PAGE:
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This isn’t going to be organized or maybe not even well-thought out what I’m typing up here, it’s more of a collection of thoughts on the storytelling of video games as of now and Bioshock Infinite’s place in that. I’m late to the party for playing Bioshock Infinite, I’m highly aware of that. I loved the first Bioshock and see that game as a huge step forward for video games, advancing the medium forward in a positive nature and who knew that Infinite would do it just the same if not much better? I’m not claiming it did much in terms of gameplay mechanics or innovation in that regard because…it didn’t. It plays pretty similar to the first Bioshock with one side using guns and the other using vigors (basically plasmids). But this is more on the aspect of storytelling even if the gameplay had some interesting new things like the sky-lines. The story though is one of the most complex, well-thought out video game stories ever.

It doesn’t necessarily make all that much sense nor is it supposed to. This to me is the embodiment of what video game storytelling can be. Open to interpretation, being a meta commentary on the superficial story choice mechanic that rarely actually works (I’m looking at you Dishonored and the awkward, unnecessary tacked-on part of Bioshock), etc. Besides the gorgeous atmosphere of Columbia which Rapture had achieved in the original game, we are slowly leapt into this world. At first it seems somewhat normal despite the complete religious extremism which is obviously an important theme of the story among the many, many themes. And suddenly, extreme, disgusting racism is put right at the choice of the player. Out of left field completely. And that’s when I knew this game was going to be interesting and something different.

Obviously to today’s standards, racism is bad and obviously should be bad. It’s horrible. But, let’s put the game in the perspective of it’s time period, the early 1900s. This is how it was for the most part. Most people were still extremely racist and it is a pretty clear-cut commentary on that aspect and how many games can you think of that actually go ahead and tackle something like that? I can’t think of any at all. I think the fact is period pieces and even more specifically, period pieces set in a completely fictional setting and world, have the ability to be the strongest thematically and bring something new to the table. Columbia provides that. It is a commentary not only on racism in the early 1900s but just in general despite it playing only in reality a small part in the main aspects of the story in the end. American Exceptionalism also plays a part but again, it is just there. The subtleties thrown in this game are what make it special, I couldn’t help but explore nearly every inch of Columbia while playing it because so much work was put into it to portray the false sense and ridiculous American Patriotism some Americans feel especially in that time period. On top of that, we have themes of American capitalism with the character and work of Fink-a captain of industry who treats his workers like labor rather than actual people, and frankly that still plays a part in today’s world of America. We have Daisy Fitzroy who seems to be a normal rebel at first but in the confusing layers of multiple realities of Bioshock Infinite, she comes off as an extremist just as bad as Comstock when she murders Fink in cold blood.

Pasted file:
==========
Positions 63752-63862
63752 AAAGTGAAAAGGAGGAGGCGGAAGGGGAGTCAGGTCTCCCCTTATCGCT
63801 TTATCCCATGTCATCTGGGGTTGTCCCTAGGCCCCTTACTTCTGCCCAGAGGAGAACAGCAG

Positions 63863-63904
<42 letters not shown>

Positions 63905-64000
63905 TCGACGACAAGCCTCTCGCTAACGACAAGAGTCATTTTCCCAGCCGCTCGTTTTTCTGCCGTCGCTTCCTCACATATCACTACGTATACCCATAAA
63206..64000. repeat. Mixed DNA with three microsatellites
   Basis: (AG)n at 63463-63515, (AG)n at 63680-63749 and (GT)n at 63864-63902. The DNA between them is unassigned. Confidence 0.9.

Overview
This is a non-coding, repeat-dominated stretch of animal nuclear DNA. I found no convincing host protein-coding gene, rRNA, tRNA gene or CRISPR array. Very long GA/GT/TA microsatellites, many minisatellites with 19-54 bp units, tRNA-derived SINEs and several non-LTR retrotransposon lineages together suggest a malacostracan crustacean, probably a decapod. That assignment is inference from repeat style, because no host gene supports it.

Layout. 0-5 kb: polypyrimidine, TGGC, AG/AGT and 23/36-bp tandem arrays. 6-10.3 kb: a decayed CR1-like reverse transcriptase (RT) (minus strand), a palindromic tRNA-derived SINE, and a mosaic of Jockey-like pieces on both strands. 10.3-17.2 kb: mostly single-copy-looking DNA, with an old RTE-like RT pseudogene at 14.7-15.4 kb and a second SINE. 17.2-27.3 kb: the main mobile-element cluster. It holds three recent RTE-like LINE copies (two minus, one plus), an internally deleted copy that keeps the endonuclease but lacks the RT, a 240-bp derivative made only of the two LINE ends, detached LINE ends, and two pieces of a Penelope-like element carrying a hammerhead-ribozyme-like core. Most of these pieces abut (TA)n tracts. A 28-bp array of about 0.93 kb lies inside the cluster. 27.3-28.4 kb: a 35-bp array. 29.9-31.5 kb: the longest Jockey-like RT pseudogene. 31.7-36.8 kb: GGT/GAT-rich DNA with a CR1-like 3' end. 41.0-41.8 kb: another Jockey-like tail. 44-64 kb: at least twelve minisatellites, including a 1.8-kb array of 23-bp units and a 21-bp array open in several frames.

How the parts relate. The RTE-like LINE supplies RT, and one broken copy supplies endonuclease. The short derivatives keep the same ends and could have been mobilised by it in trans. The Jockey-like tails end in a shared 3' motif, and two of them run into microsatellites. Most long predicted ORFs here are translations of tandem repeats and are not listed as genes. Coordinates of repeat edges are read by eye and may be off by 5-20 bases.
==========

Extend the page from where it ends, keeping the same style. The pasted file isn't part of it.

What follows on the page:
The multiple themes in Infinite are essentially a companion to the ending itself-confusing, complex, and not right in your face. The themes aren’t told directly to you most of the time, you must observe this world and make of it what you want to make of it and a lot is there to observe and commentate on. It isn’t supposed to make complete sense and I’m pretty damn sure Ken Levine knows that. It involves time travel, multiple realities and universes, literally puts you into Rapture once again (and the game is a pretty clear companion piece to the first Bioshock), etc. You aren’t supposed to be able to piece this story entirely together. That would be absurd. Anybody who tries to is completely missing the point. The point being is the commentary on multiple themes especially regarding America and (at least to me) the relationship between Booker and Elizabeth.

Regardless, my thoughts are just a small speck on many people’s thoughts. That is the beauty of this game and what very few games have achieved, extreme amounts of analysis, deservingly so. We needed Infinite. The games industry needed Infinite. This game needs to exist as living proof that video games can and will be the most interesting art form in existence if it continues in this pathway, telling complex, layered, unique, stories that are completely open to interpretation similar to the likes of 2001: A Space Odyssey. We are getting there. Video games truly are getting to this wonderful point, a point of being so utterly amazing and filled with limitless possibilities. Video games have the one thing that no other art form has: interactivity. Bioshock Infinite displays the advantages of that interactivity even if you are simply pushing the character forward with an analog stick or moving the camera with the other analog stick in a “cutscene.” It adds something so much more compared to anything else. We have truly reached the point of video games tackling an incredible amount of themes in a single game, constructing something as complex as a piece of literature or a movie, and it’s wonderful. Frankly, I could go on and on with more analysis of this game but I won’t, just play it and make of it what you want to make of it.Thanks Ken Levine and the rest of the team for constructing something so mind-bending and game changing especially in regards to triple A games which most definitely need to see more games similar to Infinite and games need to expand upon it further and bring something even more innovative to the table.